-- Alan Mozes
MONDAY, Aug. 16 (HealthDay News) -- The very design of laptop
computers encourages bad posture among college students and other
heavy users, which can lead to headaches, muscle strain and
debilitating neck, shoulder and hand injuries, researchers
The issue stems from the unified body construction that defines
laptops, researchers at the University of North Carolina (UNC) at
Chapel Hill School of Medicine, explained in a university news
release. With an inseparable keyboard and monitor, users are not
free to configure their equipment in a way that minimizes risk.
"When you use a laptop, you have to make some sort of sacrifice," Dr. Kevin Carneiro, a physician in the UNC School of Medicine's department of physical medicine and rehabilitation, stated in the news release.
Such a sacrifice to convenience comes at a price, Carneiro
noted. Awkward positioning of the fingers and body can cause nerve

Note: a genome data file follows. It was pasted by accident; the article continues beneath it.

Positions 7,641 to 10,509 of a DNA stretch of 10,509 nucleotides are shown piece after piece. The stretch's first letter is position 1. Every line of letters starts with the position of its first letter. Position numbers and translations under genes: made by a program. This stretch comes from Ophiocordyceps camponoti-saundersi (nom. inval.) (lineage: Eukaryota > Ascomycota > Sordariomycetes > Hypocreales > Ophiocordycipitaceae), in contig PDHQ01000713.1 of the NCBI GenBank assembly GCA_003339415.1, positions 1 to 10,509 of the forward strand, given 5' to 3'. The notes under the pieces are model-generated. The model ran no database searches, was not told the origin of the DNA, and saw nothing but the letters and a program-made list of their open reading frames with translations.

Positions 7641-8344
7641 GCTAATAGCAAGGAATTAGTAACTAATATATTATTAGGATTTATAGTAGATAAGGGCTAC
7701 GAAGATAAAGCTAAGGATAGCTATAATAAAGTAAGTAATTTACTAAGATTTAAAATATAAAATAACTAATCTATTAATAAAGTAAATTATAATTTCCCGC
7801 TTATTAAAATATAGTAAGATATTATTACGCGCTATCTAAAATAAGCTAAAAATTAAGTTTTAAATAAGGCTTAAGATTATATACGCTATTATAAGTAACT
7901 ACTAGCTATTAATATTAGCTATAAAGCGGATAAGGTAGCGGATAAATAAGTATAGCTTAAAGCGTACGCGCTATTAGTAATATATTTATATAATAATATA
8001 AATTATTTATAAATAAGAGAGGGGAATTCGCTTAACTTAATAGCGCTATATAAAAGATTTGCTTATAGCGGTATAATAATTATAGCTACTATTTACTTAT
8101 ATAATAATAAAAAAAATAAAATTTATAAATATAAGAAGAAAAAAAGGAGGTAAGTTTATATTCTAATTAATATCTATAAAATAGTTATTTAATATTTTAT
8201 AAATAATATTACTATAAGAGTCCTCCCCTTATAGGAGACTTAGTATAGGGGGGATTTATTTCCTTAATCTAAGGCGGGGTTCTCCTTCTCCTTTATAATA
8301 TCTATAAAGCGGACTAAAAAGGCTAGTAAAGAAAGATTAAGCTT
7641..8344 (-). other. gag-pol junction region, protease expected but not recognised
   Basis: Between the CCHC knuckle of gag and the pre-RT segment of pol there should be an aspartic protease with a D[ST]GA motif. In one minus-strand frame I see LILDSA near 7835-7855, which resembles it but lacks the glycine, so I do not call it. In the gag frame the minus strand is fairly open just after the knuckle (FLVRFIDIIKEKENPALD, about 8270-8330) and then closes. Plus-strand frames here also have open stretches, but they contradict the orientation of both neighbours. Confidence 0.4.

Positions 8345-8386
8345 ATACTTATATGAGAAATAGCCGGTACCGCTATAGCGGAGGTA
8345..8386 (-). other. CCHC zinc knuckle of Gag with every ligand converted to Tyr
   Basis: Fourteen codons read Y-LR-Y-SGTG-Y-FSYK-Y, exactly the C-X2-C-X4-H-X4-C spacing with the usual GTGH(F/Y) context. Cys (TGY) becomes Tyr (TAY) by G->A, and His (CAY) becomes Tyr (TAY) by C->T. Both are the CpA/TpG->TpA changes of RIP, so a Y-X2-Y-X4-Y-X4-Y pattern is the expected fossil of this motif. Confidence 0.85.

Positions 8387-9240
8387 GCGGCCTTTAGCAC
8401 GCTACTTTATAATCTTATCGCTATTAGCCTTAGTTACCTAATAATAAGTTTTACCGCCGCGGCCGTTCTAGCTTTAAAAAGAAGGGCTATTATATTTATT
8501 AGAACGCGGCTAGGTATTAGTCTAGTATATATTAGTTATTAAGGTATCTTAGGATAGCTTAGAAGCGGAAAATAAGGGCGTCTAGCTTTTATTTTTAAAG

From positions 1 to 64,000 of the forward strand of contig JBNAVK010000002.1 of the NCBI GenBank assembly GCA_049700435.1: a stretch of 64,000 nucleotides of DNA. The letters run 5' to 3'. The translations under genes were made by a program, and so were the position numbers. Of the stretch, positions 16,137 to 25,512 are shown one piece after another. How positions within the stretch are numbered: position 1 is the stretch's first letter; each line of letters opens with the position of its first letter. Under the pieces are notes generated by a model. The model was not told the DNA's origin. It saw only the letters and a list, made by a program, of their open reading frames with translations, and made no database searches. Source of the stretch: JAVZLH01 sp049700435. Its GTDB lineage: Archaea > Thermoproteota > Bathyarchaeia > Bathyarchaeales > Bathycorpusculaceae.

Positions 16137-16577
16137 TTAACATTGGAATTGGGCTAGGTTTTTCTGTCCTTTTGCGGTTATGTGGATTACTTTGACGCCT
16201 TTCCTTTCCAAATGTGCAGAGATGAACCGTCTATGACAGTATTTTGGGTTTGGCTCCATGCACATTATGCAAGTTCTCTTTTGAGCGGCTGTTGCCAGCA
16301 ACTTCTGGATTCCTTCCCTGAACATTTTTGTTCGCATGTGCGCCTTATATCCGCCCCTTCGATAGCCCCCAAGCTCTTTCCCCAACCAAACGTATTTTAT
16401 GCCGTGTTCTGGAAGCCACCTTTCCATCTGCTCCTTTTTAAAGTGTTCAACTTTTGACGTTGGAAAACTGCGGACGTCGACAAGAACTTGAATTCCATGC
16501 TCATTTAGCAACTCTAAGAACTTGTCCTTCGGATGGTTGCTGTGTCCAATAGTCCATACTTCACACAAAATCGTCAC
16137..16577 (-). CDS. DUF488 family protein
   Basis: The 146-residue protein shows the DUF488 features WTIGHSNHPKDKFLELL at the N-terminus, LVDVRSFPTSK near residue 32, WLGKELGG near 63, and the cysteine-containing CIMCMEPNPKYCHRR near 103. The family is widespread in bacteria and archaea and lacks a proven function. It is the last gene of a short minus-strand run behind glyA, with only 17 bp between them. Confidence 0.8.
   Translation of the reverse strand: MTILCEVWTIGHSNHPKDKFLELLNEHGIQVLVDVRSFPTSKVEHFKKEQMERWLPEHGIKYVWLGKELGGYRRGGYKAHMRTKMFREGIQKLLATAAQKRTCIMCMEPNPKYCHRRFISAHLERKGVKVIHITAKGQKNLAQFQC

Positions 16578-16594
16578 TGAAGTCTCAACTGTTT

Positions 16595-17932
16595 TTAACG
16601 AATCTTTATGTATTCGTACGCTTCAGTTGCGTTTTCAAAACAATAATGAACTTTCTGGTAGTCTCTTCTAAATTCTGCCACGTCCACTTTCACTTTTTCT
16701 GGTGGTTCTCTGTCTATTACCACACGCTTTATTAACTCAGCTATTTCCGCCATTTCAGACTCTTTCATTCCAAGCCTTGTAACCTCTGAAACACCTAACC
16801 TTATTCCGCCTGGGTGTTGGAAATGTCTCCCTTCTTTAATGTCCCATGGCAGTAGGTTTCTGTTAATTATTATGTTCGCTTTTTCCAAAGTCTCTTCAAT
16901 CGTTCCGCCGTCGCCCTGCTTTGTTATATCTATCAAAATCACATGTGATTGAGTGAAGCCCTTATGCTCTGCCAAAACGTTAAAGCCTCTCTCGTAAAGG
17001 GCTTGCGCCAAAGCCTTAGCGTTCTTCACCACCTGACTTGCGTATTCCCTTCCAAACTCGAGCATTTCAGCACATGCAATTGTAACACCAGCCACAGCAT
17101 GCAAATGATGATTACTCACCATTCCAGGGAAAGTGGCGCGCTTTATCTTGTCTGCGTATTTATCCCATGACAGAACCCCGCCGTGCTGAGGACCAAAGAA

injury to the wrist and prompt the onset of carpal tunnel syndrome,
while poor neck position and shoulder posture can cause muscle
strain and soreness in those areas.
Signs of trouble typically come in the form of headaches, wrist
pain, tingling in the fingers or thumb, and neck and shoulder pain,
Concern about such laptop health issues is driven by their
rising popularity, as worldwide sales now exceed those of standard
desktop computers. Students are particularly vulnerable, since
laptops are a common feature of campus life.
That said, Carneiro and his colleagues point out that laptop
users can take specific steps to minimize their risk.
In addition, watch out for warning signs, including pain and
tingling. Carneiro said these may mean you need to use better
posture, take more breaks, or see a doctor.
For more on laptops and posture, visit the
American Academy of Orthopaedic Surgeons.
Please be aware that this information is provided to supplement the care provided by your physician. It is neither intended nor implied to be a substitute for professional medical advice. CALL YOUR HEALTHCARE PROVIDER IMMEDIATELY IF YOU THINK YOU MAY HAVE A MEDICAL EMERGENCY. Always seek the advice of your physician or other qualified health provider prior to starting any new treatment or with any questions you may have regarding a medical condition.
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